Roberto Muniz is the private owner of the business Los Cubanitos Bakery. The bakery is a small business in terms of workers as it employs about 8 people. It draws in business mainly from the Latino population of the Frog Hollow neighborhood. However, the baker, Juan, says that the bakery also receives business from the greater Hartford area, including non-Latinos. He also says that much of the business comes from regulars. It is also a multi-lingual establishment, with orders that can be heard made in Spanish, English, Portuguese, or a combination of the three. The bakery sells about $190,000 worth of pastries per year. As a part of this commerce, Los Cubanitos specializes in Cuban desserts and breads, selling Cuban bread, danishes, donuts, and cakes. Specifically, the types of bread found at Los Cubanitos include Pan de Ajo, which is garlic bread, Pan Cubano, which is Cuban bread, and Pan de Agua, which is water bread.[7] These can be bought for as little as fifty cents. Also, Los Cubanitos serves breakfast in the morning, including egg sandwiches. Not only does the bakery make breakfast sandwiches, but it also it makes lunch sandwiches, including turkey, pastrami, and Cuban sandwiches.

The pastries of the bakery are perhaps the most tempting items you see and smell when you walk into the bakery. Los Cubanitos has two specialties regarding cakes; one is its guava cake, and the other is its Valencia cake. The recipe of the Valencia cake is an original secrete recipe dating all the way back to when Mr. Castillo started the business in 1970. Amongst its array of deserts, pastries, and cakes is the “Brazo Gitano.” This dessert consists of a cake that is rolled up with jam in the middle. Another sweet is the “Panetela Borracha.” This pastry is mixed with rum and shaped like a cone. Additionally, the bakery has cheesecake and éclairs. Other than these pastries, the bakery sells several “pastelillos.” Pastelillos are much like turnovers, but made differently. The dough is layered so it is more like phyllo. These can be filled with anything from fruit like apples or pineapples to cheese and meat. Also famous is Los Cubanitos’ “Pastel de Guayaba.” This pastry contains guava and can be eaten with cheese or ice cream. Other desserts include flan and custard.[8]

Los Cubanitos Bakery is really an amazing business. It seems to be an important hub of the neighborhood. On a weekend morning to early afternoon, there is usually a line extending all the way out onto the street. There is a noisy bustle of customers, usually speaking in Spanish. There are adults, as well as teenagers and small children with their families. The workers there are very polite and helpful, as well as working extremely efficiently. The bakery has an incredible smell, with a mix of coffee and the sweetness of the donuts. The food is fairly priced; you can even buy a loaf of hot fresh bread for merely fifty cents. This act of commerce and business is a way in which the Latino community in the Frog Hollow area form sentiments of solidarity and identify as one group. It is through these transactions that relationships are formed. Even more importantly is that relationships are formed not just among Cubans, but with other Latinos of the community such as the Puerto Rican community. It is an extremely personal atmosphere on all accounts that justly portrays the flavor of Park Street and the Hartford Latino community.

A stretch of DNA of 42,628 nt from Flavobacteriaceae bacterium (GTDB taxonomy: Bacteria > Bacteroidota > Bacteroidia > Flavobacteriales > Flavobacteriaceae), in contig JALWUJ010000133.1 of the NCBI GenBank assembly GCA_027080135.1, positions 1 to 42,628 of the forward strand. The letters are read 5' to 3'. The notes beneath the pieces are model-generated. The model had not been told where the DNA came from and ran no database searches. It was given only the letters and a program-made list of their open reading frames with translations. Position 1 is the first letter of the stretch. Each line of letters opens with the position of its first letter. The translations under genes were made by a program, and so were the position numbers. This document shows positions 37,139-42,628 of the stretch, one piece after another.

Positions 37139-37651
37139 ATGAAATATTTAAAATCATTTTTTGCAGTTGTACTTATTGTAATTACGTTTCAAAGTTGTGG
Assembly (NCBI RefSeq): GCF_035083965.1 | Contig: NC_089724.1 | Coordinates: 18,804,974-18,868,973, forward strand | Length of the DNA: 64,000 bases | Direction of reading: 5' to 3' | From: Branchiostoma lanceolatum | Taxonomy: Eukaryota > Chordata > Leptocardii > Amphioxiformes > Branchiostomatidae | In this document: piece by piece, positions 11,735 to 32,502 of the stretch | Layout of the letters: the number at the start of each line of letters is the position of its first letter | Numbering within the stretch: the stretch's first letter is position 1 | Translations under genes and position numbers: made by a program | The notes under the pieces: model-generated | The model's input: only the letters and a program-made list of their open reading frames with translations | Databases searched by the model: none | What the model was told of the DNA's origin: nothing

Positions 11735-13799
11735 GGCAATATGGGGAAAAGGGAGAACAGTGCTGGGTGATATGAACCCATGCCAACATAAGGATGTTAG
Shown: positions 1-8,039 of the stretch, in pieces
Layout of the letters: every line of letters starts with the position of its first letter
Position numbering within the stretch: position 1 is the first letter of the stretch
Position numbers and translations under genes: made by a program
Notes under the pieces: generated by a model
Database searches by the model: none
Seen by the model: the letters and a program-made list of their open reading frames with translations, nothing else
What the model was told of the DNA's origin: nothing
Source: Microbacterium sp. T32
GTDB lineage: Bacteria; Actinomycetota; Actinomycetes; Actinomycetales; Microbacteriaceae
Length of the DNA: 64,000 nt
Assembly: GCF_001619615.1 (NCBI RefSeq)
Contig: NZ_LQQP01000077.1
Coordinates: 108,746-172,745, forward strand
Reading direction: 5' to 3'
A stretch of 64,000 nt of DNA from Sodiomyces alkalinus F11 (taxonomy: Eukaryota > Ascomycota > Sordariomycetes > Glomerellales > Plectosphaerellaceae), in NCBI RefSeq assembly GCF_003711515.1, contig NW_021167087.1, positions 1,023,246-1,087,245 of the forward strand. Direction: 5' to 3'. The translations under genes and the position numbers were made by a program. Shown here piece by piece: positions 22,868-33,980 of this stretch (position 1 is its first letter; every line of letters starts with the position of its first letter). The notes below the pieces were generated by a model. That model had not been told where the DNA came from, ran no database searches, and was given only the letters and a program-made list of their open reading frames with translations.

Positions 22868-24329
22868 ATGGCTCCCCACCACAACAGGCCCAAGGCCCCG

[1] Castillo, Juan G.:[STATEWIDE Edition]. (1997, April 10). Hartford Courant,p. B.8. Retrieved from Hartford Courant database. (Document ID: 15998531).

[2] Registry of Deeds. Map 402, Block 001, Lot 001. Hartford: Patriot Properties Inc.

[3] Registry of Deeds. Map 402, Block 001, Lot 001. Hartford: Patriot Properties Inc.

[4] Matthew Kauffman. Courant Staff Writer. (2001, March 28). Family Recipe Bakery is a Warm Tradition on Park Street]. Hartford Courant, p. E1. Retrieved April 13, 2009, from Hartford Courant database. (Document ID: 70117482).

[5] Kauffman, “Family Recipe Bakery is a Warm Tradition on Park Street.”

[6] Kauffman, “Family Recipe Bakery is a Warm Tradition on Park Street.”

[7] Bessy, Reyna. (2002, December 5). Short Order. Hartford Courant,p. 14. Retrieved from Hartford Courant database. (Document ID: 253627591).

[8] Bessy, Reyna. (2002, December 5). Short Order. Hartford Courant,p. 14. Retrieved from Hartford Courant database. (Document ID: 253627591).